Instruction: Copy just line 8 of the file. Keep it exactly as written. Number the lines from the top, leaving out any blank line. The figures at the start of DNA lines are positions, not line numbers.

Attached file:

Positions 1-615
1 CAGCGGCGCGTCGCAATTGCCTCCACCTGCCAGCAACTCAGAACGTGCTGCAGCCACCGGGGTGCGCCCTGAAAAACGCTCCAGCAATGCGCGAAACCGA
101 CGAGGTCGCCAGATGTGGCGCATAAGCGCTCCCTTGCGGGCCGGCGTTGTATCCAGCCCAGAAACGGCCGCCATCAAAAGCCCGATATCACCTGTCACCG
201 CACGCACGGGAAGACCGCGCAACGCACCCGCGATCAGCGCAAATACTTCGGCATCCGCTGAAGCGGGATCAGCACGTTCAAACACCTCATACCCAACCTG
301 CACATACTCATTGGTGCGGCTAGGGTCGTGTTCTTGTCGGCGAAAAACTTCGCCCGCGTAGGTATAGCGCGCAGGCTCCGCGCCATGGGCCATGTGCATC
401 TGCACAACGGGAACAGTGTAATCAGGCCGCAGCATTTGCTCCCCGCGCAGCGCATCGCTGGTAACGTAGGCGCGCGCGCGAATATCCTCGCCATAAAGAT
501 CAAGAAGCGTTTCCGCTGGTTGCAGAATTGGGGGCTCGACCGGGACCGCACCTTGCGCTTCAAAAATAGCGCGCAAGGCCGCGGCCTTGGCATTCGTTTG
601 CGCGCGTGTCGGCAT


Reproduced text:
601 CGCGCGTGTCGGCAT